How is the adoption of bitcoin SegWit transactions growing?
There is a chart that displays this growth. It is a chart published on Woobull.com that calculates and displays the percentage of SegWit transactions in relation to the total on a daily basis.
The chart actually starts in January 2016, when SegWit had not yet been released.
In brown, the graph shows the curve of the number of daily transactions recorded on the Bitcoin blockchain, which reveals a growth lasting on average throughout 2016 and 2017, a collapse in early 2018 due to the bursting of the speculative bubble, and then a new rise from April 2018 until June 2019.
Since then, the number of daily transactions has remained relatively constant until March 11th, 2020, the day before the collapse of global financial markets, but it has then recovered.
In August 2017, with a special fork, the optional SegWit mode was introduced in the Bitcoin protocol, which reduces the weight and therefore the cost of transactions.
The dark orange curve of the chart shows the number of transactions which since then have been carried out day after day with this new mode.
Until February 2018, the number of transactions using SegWit had grown little, and the first surge took place in March 2018.
It must be said that initially very few exchanges supported SegWit and only during the next few months they started using this new cheaper standard.
Since March 2018, growth has been almost constant, temporarily interrupted only by the collapse of the markets in mid-March 2020.
But the most interesting curve is the yellow one, i.e. the percentage of SegWit transactions in relation to the total. In fact, the use of SegWit does not seem to have generated an increase in transactions, but simply a reduction in costs.
This yellow curve shows that until March 2018, the percentage of SegWit transactions in relation to the total number of transactions had never exceeded 15%, with more than 85% of transactions using the old standard.
By March 2018, this percentage had suddenly doubled from 15% to 30%, and has continued to grow since then, albeit not steadily.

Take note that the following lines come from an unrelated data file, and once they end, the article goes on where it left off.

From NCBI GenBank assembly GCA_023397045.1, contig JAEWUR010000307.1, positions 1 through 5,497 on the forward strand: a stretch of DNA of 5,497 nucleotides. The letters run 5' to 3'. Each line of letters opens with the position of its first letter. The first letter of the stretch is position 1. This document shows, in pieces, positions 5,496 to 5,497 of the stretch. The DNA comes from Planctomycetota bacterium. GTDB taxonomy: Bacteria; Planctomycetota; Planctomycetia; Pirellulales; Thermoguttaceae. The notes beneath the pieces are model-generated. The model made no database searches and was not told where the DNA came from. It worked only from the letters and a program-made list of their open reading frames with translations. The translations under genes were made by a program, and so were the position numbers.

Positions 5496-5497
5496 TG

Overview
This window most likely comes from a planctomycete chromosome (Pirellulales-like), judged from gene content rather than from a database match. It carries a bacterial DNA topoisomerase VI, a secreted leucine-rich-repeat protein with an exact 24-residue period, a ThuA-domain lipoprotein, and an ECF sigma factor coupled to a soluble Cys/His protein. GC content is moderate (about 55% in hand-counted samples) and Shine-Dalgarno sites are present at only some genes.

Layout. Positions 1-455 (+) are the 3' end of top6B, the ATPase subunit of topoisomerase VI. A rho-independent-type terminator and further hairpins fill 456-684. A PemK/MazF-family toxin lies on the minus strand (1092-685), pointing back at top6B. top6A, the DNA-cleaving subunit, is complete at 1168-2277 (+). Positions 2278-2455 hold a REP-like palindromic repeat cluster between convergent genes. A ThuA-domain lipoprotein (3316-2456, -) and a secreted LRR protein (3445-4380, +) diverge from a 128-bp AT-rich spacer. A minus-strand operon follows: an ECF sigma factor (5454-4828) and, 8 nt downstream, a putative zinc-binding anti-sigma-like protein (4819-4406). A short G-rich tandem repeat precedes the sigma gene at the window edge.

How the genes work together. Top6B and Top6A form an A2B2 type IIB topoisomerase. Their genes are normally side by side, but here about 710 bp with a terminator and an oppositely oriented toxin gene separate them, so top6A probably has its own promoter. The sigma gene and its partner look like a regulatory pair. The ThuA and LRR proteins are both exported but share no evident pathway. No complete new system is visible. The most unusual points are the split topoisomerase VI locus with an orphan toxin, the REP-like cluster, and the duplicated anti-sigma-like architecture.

For example, by October 2018 it had reached 40%, and then fell back below 35% in March 2019. Until August 2019, it fluctuated between 35% and 40%, and then made another sudden leap to over 55% in October 2019.
Since then it had remained fairly constant until the collapse of the financial markets, which probably led some old BTC owners to move them from their old non-SegWit addresses, thus bringing this percentage back below 50%.
Now the percentage is still around 50%, but if the crypto markets were to return to the way they were before the mid-March crash, it is possible that the percentage of SegWit transactions could rise again.
The blue curve of average transaction costs is also very interesting.
As of February 2017, when SegWit was not around, it started to grow significantly, with extremely high peaks in mid-December of the same year, when BTC’s price hit an all-time high.
Although it began to fall after the peak, only the significant increase in SegWit transactions in March 2018 produced a significant decline in transaction costs to reassuring levels.
In fact, by the end of 2018, the cost had fallen even lower than it had in February 2017, when it began to rise, despite a total number of transactions exceeding the number recorded during the first half of the previous year.
This cost skyrocketed again in mid-2019, but after the new leap in the percentage of SegWit transactions in August 2019, it fell again at the end of the year to the levels reached in late 2018.
Since then, it has remained low, but increased when the financial markets collapsed in mid-March 2020 when the number of non-SegWit transactions increased.
It is therefore fair to say that there is a correlation between the average bitcoin transaction cost and the percentage of daily SegWit transactions.